Could it be done? Should it be done? Hell, there was only one way to find out. With an access all areas pass for these Paralympic Games, and most of the Irish team on a day off after their treasure-hunt at the weekend, it seemed rude not to at least try.
Now, there is an element of tempting fate in all of this. Yesterday’s list of Irish competitors may have been light but many a journalist has hatched the same plan at Olympic Games only to get the call to scramble because of some unexpected medal or scandal.
There was also the realisation that you were exposing yourself to an almost inevitable world of frustration: a day of snatched trains and meals, wrong directions, fussy volunteers (a rarity, admittedly) and a collection of very unsightly sweat patches.
It was still too good an opportunity to miss.
We’ve all emptied a day of plans and purpose to watch wall-to-wall sport in our time but it is one thing to unbuckle the belt after a good Sunday dinner and reach for the remote and quiet another entirely to catch them all in the flesh.
Where do you even start?
Events had to be crosschecked with venues, times and public transport timetables but eventually the plan took shape. First up was the wheelchair basketball at the North Greenwich Arena, then four sports in the cavernous ExCel, before a final sweep through Olympic Park.
Not so much planes, trains and automobiles as tubes, DLRs, double deckers and who knows how many miles on foot.
By the end, we’d witnessed world records, Paralympic records, gold, silver and bronze medal-winning performances, blind women diving at footballs with bells inside, armless swimmers, legless volleyball players and two Scottish boccia-playing, Celtic supporting brothers with muscular dystrophy.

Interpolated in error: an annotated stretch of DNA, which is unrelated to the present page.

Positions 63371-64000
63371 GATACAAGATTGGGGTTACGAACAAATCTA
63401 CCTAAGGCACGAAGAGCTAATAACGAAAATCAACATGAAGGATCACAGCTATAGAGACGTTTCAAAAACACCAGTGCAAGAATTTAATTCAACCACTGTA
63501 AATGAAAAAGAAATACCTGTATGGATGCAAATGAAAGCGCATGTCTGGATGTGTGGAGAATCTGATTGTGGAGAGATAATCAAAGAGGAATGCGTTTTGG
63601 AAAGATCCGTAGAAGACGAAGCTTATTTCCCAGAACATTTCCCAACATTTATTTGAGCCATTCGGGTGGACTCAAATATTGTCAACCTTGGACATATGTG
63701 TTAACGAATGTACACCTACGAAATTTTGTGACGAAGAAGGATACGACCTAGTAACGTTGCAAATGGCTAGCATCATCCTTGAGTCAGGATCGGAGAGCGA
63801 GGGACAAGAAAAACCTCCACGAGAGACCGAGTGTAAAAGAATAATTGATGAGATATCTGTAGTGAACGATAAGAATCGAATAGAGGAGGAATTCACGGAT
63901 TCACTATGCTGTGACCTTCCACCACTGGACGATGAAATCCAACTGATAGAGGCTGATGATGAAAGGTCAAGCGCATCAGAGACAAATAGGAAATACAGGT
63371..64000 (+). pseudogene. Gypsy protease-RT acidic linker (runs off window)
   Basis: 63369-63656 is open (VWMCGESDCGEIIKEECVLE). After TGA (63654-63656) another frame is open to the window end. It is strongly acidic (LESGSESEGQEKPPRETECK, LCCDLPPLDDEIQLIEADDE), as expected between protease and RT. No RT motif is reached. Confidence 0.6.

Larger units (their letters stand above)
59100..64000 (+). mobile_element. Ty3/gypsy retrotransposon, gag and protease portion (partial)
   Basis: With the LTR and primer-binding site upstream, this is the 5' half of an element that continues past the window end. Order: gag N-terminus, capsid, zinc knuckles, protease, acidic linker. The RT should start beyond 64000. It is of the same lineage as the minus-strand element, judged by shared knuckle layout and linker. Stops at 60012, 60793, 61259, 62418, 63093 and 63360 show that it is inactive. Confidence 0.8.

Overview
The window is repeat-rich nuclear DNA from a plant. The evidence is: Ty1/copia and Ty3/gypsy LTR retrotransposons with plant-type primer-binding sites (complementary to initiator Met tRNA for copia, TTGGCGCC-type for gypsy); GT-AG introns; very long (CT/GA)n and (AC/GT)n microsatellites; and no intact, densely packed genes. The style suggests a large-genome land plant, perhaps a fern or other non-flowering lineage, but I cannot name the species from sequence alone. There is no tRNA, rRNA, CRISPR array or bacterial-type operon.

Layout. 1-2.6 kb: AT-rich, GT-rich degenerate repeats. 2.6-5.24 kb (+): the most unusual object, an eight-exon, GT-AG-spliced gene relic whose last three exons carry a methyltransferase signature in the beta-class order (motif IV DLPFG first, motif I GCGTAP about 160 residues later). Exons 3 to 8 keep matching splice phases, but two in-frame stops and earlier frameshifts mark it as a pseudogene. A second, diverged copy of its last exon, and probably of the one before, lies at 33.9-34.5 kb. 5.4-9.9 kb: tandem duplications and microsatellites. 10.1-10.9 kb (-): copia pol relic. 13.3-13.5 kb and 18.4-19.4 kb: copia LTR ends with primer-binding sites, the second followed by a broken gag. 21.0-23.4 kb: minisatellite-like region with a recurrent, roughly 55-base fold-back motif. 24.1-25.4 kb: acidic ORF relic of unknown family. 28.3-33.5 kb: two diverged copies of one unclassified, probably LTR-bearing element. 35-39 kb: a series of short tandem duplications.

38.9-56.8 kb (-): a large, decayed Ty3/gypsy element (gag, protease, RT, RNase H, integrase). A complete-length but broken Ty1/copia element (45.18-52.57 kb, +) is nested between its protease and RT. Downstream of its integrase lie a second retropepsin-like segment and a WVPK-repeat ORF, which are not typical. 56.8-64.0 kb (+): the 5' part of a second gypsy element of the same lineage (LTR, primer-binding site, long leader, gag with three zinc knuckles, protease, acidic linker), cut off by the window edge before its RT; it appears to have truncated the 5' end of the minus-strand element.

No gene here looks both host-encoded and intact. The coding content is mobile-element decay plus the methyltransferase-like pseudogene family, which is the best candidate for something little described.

What you come to realise the further you delve into the Paralympics and it’s component parts is that it is sport’s version of an international food court. You go along for a burger or pasta but before long you’re eyeing up that Lebanese dish or the Cambodian noodles. The more exotic, the more unfamiliar and frankly bizarre, the better.
Yesterday was a day to be greedy, a day to partake from every plate. From Patrick Anderson’s sublime individual performance for Canada against Colombia in the wheelchair basketball to Michael McKillop’s run in the T37 1,500m final almost 12 hours later, it was a feast fit for a king but the back stories were as impressive as the backdrops and performances.
Take Anderson. A regular Canadian kid from Edmonton who was mad for ice hockey and any other sport that you might care to mention before he was struck by a drunk driver at the age of nine and lost his legs below the knee. He discovered wheelchair basketball a year later and came to London as one of the finest exponents his sport has ever seen.
Anderson’s tale would be exceptional anywhere other than the Paralympic Games. Here, it just one of over 4,000 inspirational tales of triumph over adversity and all of which led to packed and appreciative arenas in London this week and last.
Flitting between them all in such a fashion isn’t exactly the ideal way to digest the whole experience. It’s like the guy flicking between the GAA, the footy and the Formula 1 at home — terrified of missing something and missing pretty much everything.
Sports just aren’t meant to be devoured like sweets at Christmas. After a while, the eyes tend to glaze over — nowhere more so than at the table tennis, where the gold and bronze matches were played simultaneously — and you soon find yourself willing for something to grab you and really root you to your seat.
Eventually, something did.
When the blisters heel and London and the Games finally part ways, the one memory that will outlast the rest from this day is that of Nigeria’s Folashade Oluwafemiayo and China’s Taoying Fu breaking each other’s world record times and again in the women’s powerlifting at the ExCel South Arena 3.
That and the cold beer afterwards.